FWIW.
          Last edited by Lost in the Woods; 03-13-2020, 03:25 AM.
          Kevin

          Comment


          • #6

            Re: finding studs behind paneling wall

            Originally posted by Doug G View Post
            Since you are going to cover the wall with cabinets, why not drill a series of small holes to locate the studs? You should be able to locate the probable location based on the location of outlets or just start 16" from a corner. That said, 4 or 6 screws into 1/2" paneling plus 3/8" of plywood should hold up a lot of weight. A magnet or metal detector might also find the nails or screws attaching the plywood to the studs.
            Originally posted by Brian @ Muir View Post
            You have a full 7/8 inch of solid wood and that would be more than enough to hold cabinets to the wall. I am assuming the plywood and cedar are firmly attached to the wall. If you have any electrical plugs on the wall these are normally attached to a stud. The stud would be on either side of this receptacle. Studs are normally 16 inch on center and sometimes 24 inch on center. If you are unlucky they may be random.
            Originally posted by Wally in Calgary View Post

            This is good advice and to go a little further why not use a french cleat attached to the wall and hang your cabs on that. Very easy to do and easy to move cabs around later.

            Thanks guys, I will try to make some educated guesses to figure out where the studs are by drilling holes. And I'll probably add french cleats as well to be really sure about things. Should be good to go then.

            I couldn't figure out how the paneling was attached to the plywood, is this normally done with caulking or something? It did not budge when I tried to pull the paneling from the side of a window.

            Originally posted by Lost in the Woods View Post
            A few years ago, I needed a good stud finder and I had read so many stories about how poor most of them actually perform. But I really really needed one for a big job that I would be using it repeatedly outdoors running over half inch exterior ply covered in Tyvek house wrap to place screws into studs thru the sheathing for fasteneing Hardie fiber cement plank siding. That stuff is heavy, and the warranty more or stipulates you need to drive the screws into studs for best results.

            So what I did was I went and bought about 7-8 of them at both Lowes and HD and brought them home and tested them out not only for my immediate aforementioned application, but also for other uses.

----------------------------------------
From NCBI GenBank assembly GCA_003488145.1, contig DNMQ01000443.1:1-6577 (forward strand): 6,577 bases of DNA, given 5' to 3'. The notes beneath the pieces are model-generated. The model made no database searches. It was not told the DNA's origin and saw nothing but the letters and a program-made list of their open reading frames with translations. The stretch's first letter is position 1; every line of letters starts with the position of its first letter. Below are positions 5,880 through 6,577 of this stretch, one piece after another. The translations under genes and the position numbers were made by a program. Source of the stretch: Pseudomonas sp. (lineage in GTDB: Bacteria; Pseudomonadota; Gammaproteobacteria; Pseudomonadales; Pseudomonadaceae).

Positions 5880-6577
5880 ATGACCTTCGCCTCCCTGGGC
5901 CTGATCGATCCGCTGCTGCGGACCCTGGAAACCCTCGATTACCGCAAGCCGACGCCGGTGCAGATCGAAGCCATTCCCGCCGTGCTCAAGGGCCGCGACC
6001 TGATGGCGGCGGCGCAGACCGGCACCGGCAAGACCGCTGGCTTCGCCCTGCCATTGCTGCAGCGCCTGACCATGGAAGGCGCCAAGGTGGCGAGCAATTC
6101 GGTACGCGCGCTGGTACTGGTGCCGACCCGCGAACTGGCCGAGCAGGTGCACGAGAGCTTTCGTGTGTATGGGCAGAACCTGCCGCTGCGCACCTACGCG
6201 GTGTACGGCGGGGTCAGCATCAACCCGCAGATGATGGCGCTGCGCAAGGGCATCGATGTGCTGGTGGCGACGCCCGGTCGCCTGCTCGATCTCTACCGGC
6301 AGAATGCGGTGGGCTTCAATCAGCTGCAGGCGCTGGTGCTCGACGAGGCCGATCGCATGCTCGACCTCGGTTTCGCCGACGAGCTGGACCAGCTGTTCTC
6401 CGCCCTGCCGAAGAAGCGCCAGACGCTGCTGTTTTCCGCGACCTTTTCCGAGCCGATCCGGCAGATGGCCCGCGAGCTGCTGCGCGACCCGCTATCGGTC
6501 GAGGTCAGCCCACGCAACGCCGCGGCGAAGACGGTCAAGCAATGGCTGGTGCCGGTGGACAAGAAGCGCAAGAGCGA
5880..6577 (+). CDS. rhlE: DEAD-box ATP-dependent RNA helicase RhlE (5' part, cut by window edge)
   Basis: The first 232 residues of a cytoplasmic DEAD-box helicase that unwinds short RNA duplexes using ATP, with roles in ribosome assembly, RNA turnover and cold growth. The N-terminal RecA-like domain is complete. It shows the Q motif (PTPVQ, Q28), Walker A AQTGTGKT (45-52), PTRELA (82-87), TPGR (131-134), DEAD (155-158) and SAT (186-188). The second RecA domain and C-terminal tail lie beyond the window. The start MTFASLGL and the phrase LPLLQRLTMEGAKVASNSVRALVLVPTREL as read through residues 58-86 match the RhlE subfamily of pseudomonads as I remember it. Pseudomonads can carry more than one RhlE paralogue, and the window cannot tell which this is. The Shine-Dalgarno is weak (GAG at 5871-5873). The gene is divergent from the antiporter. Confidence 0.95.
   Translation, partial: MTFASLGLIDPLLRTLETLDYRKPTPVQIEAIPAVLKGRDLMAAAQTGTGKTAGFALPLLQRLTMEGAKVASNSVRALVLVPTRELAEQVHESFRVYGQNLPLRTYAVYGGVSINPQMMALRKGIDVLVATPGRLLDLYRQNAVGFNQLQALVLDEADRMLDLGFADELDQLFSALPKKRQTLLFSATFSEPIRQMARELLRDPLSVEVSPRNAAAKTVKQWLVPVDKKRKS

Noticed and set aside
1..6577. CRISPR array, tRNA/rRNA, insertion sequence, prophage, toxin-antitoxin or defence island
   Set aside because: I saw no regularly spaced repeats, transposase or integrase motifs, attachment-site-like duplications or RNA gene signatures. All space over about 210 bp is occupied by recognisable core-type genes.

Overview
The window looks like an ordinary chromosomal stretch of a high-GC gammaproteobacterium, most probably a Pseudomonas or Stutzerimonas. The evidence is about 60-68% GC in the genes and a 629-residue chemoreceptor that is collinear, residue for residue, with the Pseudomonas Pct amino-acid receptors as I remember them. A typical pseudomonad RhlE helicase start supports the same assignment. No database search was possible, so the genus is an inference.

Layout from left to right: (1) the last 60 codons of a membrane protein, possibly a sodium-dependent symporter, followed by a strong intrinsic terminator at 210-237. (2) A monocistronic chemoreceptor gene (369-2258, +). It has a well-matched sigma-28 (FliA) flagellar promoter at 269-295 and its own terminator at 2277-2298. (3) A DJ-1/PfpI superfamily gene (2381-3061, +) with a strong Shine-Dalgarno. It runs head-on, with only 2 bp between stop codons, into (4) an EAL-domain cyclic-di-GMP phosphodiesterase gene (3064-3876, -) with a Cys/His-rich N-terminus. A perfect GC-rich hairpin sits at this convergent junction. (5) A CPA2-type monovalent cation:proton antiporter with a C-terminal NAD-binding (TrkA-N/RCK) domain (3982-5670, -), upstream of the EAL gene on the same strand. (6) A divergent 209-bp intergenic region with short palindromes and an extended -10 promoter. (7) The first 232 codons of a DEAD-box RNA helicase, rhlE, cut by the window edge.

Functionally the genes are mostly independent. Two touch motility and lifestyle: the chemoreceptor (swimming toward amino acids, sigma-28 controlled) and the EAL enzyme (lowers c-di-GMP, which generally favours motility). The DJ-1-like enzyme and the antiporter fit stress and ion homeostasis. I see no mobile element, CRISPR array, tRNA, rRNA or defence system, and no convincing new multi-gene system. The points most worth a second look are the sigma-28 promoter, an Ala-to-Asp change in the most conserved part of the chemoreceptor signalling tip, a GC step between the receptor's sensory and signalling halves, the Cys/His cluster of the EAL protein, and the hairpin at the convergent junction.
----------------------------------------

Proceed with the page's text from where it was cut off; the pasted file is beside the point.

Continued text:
The winner, with another Zircon model in a not too distant second place, was the Zircon L550 scanner.

            https://www.zircon.com/tools/multiscanner-l550-onestep/

            Takes a 9V battery, so you don't have to worry about battery leakage issues. (Has anybody ever had a 9V leak....I haven't), and it works very well imo even in dark conditions. I've used it many times since and it is not always perfect, but darn good imo.

            IIRC, the other candidates were by Bosch - think that one was the worst and normally I love all things Bosch; one from Costco that I actually recall years ago everyone raving about, but was a middle of the pack insofar as how the tests fared, rectangular horizontal body with a bar type of handle/holder; some other Zircon models and some other brand(s) that I can't recall now.

            All the others were repackaged and returned in resellable condition. I was quite careful not to just spoil the packaging so as to not abuse such an endeavor of this type which is something very out of the ordinary for me to do to find what I really wanted. It seemed to me that I just couldn't trust the online sources and reviews on this type of tool, so I went and did my own tool review of sorts without spoiling what is otherwise good saleable product in returning the models I didn't want.

            FWIW.
            Thanks for the advice! I might upgrade my cheapo stud finder at some point. To be honest, it actually works quite well for drywall (which is used in the rest of the house).

            Comment

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            • #7

              Re: finding studs behind paneling wall

              Originally posted by Lost in the Woods View Post